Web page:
I’ve never considered myself to be particularly bold in my choice of music. The hardest band on my iPod right now is probably Rage Against the Machine. Questionable iTunes purchases aside, my exposure to black metal is limited to a few songs I was forced to listen to by a good friend from high school. My reaction was always the same: “I don’t get it.”
Black is the night, metal we fight/Power amps set to explode./Energy screams, magic and dreams/Satan records the first note./We chime the bell, chaos and hell/Metal for maniacs pure./Fast melting steel, fortune on wheels/Brain hemorrhage is the cure.
These lyrics, taken from Venom’s 1982 album, Black Metal, encapsulate what I (and, I would imagine, many others) understand of the genre. When I think of black metal, I think of people dressed in black leather, of frontmen whose voices are distorted and often unintelligible, and last, but probably not least, I think of Satan.
This impression describes well what the genre has come to stand for in recent years. The history of black metal, however, is complicated—inextricable as it is from the dense, somewhat confusing web of subtly divergent “metal” genres and subgenres.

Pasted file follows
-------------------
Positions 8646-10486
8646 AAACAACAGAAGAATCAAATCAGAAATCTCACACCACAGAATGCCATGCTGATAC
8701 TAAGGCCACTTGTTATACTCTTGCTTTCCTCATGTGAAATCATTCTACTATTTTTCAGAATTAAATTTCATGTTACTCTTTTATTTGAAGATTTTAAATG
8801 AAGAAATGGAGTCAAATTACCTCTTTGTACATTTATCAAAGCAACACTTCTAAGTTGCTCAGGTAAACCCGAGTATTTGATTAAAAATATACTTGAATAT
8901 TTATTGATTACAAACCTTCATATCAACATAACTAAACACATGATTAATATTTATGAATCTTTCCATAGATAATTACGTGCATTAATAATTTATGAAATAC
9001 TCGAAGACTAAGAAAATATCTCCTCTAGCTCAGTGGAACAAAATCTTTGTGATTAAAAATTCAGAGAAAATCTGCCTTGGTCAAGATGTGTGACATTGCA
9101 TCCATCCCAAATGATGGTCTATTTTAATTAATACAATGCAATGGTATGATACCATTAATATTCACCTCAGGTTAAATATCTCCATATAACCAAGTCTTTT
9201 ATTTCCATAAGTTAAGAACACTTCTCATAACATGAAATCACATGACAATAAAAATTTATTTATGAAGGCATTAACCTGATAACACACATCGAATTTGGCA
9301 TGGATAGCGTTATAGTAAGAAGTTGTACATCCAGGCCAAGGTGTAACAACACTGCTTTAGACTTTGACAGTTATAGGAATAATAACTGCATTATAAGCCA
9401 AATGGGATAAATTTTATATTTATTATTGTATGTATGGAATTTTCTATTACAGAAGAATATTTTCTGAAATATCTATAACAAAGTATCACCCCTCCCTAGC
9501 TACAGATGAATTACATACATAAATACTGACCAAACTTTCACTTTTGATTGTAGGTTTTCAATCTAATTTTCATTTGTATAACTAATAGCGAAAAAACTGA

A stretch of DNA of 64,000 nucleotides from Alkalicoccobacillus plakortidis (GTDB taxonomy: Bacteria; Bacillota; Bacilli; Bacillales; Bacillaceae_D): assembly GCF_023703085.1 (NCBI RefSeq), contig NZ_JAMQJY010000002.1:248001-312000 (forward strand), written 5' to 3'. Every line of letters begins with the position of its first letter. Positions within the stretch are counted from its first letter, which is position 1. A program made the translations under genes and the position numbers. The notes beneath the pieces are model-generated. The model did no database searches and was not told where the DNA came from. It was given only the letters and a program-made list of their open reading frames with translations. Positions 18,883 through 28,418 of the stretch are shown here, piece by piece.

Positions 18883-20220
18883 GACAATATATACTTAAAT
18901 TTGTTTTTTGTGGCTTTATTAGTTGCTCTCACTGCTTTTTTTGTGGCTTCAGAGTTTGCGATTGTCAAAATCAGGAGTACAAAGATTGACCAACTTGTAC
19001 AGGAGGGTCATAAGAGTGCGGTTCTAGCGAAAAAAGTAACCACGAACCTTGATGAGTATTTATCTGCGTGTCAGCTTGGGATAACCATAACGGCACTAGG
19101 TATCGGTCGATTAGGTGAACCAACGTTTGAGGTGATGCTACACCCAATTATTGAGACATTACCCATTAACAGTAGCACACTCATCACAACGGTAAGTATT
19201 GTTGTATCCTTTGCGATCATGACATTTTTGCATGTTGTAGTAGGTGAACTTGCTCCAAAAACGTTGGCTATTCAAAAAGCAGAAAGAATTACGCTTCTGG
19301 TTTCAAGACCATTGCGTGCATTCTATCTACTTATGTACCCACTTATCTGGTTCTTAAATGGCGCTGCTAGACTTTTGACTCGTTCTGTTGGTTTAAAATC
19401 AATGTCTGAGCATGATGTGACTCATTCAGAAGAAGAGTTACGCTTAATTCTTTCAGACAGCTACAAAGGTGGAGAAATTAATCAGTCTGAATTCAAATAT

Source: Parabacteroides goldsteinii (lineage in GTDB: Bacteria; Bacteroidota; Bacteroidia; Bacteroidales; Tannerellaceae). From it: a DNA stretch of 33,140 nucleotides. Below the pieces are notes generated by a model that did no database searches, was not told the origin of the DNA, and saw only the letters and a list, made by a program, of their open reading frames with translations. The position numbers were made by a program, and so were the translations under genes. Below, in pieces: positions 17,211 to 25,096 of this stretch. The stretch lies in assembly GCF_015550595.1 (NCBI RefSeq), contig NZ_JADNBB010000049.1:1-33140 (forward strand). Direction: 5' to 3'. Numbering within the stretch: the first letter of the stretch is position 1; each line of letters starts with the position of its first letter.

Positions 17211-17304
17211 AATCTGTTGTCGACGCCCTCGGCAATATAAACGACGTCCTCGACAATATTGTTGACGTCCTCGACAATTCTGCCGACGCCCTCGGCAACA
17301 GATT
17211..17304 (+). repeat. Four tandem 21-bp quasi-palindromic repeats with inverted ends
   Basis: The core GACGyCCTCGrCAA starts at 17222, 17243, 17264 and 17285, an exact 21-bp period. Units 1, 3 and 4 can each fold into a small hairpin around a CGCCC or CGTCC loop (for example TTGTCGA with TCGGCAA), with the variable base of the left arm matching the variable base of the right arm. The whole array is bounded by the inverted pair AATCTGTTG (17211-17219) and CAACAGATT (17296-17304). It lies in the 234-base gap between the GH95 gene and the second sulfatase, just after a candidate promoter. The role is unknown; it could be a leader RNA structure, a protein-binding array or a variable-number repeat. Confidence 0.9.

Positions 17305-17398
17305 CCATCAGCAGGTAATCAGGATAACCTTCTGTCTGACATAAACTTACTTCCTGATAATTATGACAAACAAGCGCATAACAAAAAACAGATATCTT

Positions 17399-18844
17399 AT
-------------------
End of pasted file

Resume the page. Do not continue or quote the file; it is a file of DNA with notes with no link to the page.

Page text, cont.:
Although it is difficult to specify any singular point as a beginning, there seems to be a consensus that the chronicle of metal begins with the music of bands like Led Zeppelin, Black Sabbath, and Deep Purple in the late sixties and seventies. The influences of Black Sabbath and Led Zeppelin shine through in the black metal bands of today—Ozzy’s penchant for the lurid and theatrical, Jimmy Page’s interest in the occult.